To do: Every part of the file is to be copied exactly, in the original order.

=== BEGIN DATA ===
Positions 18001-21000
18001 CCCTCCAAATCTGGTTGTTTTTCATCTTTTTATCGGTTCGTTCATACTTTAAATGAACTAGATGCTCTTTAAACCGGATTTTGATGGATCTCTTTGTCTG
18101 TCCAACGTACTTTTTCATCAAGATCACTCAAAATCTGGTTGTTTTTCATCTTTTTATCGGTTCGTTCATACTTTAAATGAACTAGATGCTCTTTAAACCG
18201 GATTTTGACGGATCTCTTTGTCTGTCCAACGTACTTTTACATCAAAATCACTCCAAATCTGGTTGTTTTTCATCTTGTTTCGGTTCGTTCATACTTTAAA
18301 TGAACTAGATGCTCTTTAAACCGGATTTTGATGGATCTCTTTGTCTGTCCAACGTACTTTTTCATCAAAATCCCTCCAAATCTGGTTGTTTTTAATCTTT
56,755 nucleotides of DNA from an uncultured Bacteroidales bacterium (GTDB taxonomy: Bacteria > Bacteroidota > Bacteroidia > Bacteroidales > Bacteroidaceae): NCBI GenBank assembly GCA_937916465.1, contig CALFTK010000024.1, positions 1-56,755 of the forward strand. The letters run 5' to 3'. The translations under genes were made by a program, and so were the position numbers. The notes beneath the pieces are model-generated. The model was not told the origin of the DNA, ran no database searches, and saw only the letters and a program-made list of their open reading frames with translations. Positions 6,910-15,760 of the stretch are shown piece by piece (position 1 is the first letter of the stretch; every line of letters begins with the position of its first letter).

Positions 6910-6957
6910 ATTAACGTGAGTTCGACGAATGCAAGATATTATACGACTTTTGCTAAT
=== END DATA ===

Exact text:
Positions 18001-21000
18001 CCCTCCAAATCTGGTTGTTTTTCATCTTTTTATCGGTTCGTTCATACTTTAAATGAACTAGATGCTCTTTAAACCGGATTTTGATGGATCTCTTTGTCTG
18101 TCCAACGTACTTTTTCATCAAGATCACTCAAAATCTGGTTGTTTTTCATCTTTTTATCGGTTCGTTCATACTTTAAATGAACTAGATGCTCTTTAAACCG
18201 GATTTTGACGGATCTCTTTGTCTGTCCAACGTACTTTTACATCAAAATCACTCCAAATCTGGTTGTTTTTCATCTTGTTTCGGTTCGTTCATACTTTAAA
18301 TGAACTAGATGCTCTTTAAACCGGATTTTGATGGATCTCTTTGTCTGTCCAACGTACTTTTTCATCAAAATCCCTCCAAATCTGGTTGTTTTTAATCTTT
56,755 nucleotides of DNA from an uncultured Bacteroidales bacterium (GTDB taxonomy: Bacteria > Bacteroidota > Bacteroidia > Bacteroidales > Bacteroidaceae): NCBI GenBank assembly GCA_937916465.1, contig CALFTK010000024.1, positions 1-56,755 of the forward strand. The letters run 5' to 3'. The translations under genes were made by a program, and so were the position numbers. The notes beneath the pieces are model-generated. The model was not told the origin of the DNA, ran no database searches, and saw only the letters and a program-made list of their open reading frames with translations. Positions 6,910-15,760 of the stretch are shown piece by piece (position 1 is the first letter of the stretch; every line of letters begins with the position of its first letter).

Positions 6910-6957
6910 ATTAACGTGAGTTCGACGAATGCAAGATATTATACGACTTTTGCTAAT